AI spots smoke plumes – sensors as a keen eye to monitor forest fires

Erhard Brodkorb looks intently at one of his three screens. The service for the 63-year-old in the forest fire center in Zossen (Teltow-Fläming) has only just begun and the sensors have already detected something. A cloud of smoke can be seen in the middle of a forest. Or is it just a cloud of dust? The forest worker is not quite sure. It has hardly rained in Brandenburg for days – especially in the south, the risk of forest fires is high again with high temperatures. The ground has dried out and there is dust – for example when fields are cultivated.

Brodkorb gets moving images on the screen and is still not convinced that there is a fire. He doesn’t have to decide that alone. Shift manager Philipp Haase provides security. He gets a follow-up image and then another image from a second sensor. Haase calls this cross bearing, with which coordinates are immediately given. “Using this second image, we can determine exactly where the fire event is and then send fire brigades to the scene in a much more targeted manner,” he explains. Later, Haase will be able to give the all-clear – thanks to the state-of-the-art technology.

The forest fire season has 214 days, says the state commissioner, Raimund Engel. The highest danger level 5 applies on average on 10 to 20 days. The levels are calculated based on precipitation, humidity, wind speed and temperature, among other things. In mid-May, the employees of the two forest fire control centers in Brandenburg identified around 100 larger and smaller fires. They monitor what is happening from danger level 3. In addition to Zossen, there is also the Eberswalde (Barnim) location, which is equipped identically.

105 optical sensors on former fire lookout towers, observation towers and mobile phone masts react as an early warning system “Fire Watch” to incipient fires. 53 of them alone are installed in the south and connected to each other via directional radio. They scan 360 degrees every six minutes for panoramic images. “The software is programmed in such a way that the sensor triggers as soon as it detects smoke development. The criteria are shape, colour, spread,” explains Engel. “The sensor sends the first alarm to the computer and reports: Something is there.”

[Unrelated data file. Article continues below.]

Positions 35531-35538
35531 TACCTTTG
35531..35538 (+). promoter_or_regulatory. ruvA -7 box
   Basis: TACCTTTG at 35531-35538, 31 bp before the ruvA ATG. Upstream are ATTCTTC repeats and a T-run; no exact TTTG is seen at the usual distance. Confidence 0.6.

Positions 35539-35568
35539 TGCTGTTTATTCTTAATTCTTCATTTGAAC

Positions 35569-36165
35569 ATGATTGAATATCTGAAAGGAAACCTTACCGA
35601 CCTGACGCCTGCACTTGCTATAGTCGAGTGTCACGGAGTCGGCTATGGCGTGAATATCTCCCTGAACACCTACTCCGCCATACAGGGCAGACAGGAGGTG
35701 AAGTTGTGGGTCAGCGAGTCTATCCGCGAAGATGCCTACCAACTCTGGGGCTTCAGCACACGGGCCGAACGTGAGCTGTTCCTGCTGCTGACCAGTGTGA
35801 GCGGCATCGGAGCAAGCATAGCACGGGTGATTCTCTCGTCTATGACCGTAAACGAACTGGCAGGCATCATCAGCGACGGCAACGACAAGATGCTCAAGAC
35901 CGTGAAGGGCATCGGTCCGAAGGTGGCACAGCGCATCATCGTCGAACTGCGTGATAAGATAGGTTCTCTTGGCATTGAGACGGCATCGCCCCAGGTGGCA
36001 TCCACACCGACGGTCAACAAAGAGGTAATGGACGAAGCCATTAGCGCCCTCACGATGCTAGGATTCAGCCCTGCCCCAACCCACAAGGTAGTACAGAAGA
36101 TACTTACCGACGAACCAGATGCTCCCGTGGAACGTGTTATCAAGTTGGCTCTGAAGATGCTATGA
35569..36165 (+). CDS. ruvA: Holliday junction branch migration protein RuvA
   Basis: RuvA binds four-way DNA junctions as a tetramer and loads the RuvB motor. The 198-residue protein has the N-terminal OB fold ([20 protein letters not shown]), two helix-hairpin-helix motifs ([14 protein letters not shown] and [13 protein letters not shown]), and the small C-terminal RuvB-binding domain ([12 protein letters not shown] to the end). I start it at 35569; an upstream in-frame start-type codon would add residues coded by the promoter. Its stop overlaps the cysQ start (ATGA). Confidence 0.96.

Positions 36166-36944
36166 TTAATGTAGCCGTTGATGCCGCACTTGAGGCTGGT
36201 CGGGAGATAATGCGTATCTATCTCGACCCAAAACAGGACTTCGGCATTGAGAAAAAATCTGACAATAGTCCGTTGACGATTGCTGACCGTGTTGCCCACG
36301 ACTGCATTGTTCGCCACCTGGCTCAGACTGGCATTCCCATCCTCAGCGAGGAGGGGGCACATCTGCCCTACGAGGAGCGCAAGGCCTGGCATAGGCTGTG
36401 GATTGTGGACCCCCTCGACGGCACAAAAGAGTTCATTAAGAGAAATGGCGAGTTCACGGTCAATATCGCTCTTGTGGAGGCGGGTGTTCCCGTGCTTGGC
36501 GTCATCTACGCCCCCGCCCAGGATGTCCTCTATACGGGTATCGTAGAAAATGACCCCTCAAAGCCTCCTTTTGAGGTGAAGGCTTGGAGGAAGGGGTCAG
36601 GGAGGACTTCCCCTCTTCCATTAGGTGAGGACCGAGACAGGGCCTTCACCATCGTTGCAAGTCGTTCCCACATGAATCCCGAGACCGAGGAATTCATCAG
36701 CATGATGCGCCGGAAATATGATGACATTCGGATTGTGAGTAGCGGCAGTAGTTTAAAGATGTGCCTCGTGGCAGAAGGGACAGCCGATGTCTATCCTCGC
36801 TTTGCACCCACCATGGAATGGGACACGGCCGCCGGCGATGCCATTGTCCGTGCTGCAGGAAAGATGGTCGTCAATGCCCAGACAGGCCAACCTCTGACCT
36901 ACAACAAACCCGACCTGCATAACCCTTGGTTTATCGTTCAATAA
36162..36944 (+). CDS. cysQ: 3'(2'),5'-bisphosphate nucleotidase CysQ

The forest fire officer points to one of the three screens that each of the five employees has in front of them. A map automatically runs on a monitor, showing the fire area in the respective region. If a fire has broken out, the message is sent to the regional control centers within a few minutes.

“You can’t have it any better or faster,” confirms André Dreßler. The deputy head of the Lausitz regional control center gets a bit enthusiastic. “The accuracy of determining fire incidents alone is in a class of its own.” After the turnaround, a forest worker sat on every fire watchtower and passed on data. After that, these specialists were no longer available and it was more difficult for the control centers to be able to react to fires in good time. Now the fires are transmitted digitally and there are two contact persons with the headquarters, he says with satisfaction.

The situation is often critical, as in the case of a fire in a 1500 square meter forest area near Baruth. The sensors had detected that the fire was blazing not far from a gas compressor station. “Such fire incidents must be reported immediately,” explains shift manager Haase. Thanks to the fire alarm from the Zossen headquarters, the fire brigade was able to be on site quickly. The distance to the plant was less than a kilometer.

The high-resolution cameras can detect columns of smoke measuring 10 by 10 meters up to a distance of around 20 kilometers – comparable to a barbecue fire, Engel explains. The sensors can even detect a larger fire in an area 40 kilometers away – impossible for the human eye. Space technology, says Engel. Sensor electronics and image processing software were therefore developed as part of a Mars mission. The sensors should record dust clouds on Mars. The German Aerospace Institute has further developed the technology. A sensor head with high optics now also monitors what is happening on earth.

When they hear the word “suspected areas”, the employees usually become particularly sensitive. The explosive ordnance disposal service regularly sends current data. Brandenburg has the largest proportion of munitions contaminated areas. There are conversion areas – areas that are burdened by the withdrawal of Russian troops – as well as areas that were once used for military purposes. Ordnance from the Second World War is still suspected on 350,000 hectares.

If there is a fire there, the fire brigade cannot access the areas. The so-called “red zones” are cordoned off and the fire can only be contained from outside or from the air. At the end of June 2019, the fire raged on 100 hectares of the former military training area in the Lieberoser Heide. The risk of fires there remains high given the current temperatures and the severe drought. According to Engel, it should remain dry for the coming week, except for a few drops. “The situation remains tense.”

The two forest fire control centers in Brandenburg are a novelty, the other eastern federal states as well as Lower Saxony and Mecklenburg-Western Pomerania only have one control center. In the event of a failure, Brandenburg could step in. There is already a cooperation with Saxony. Engel would like to see this extended to the other neighboring federal states. “Ultimately, it’s a system for public safety, so borders shouldn’t be a barrier.”


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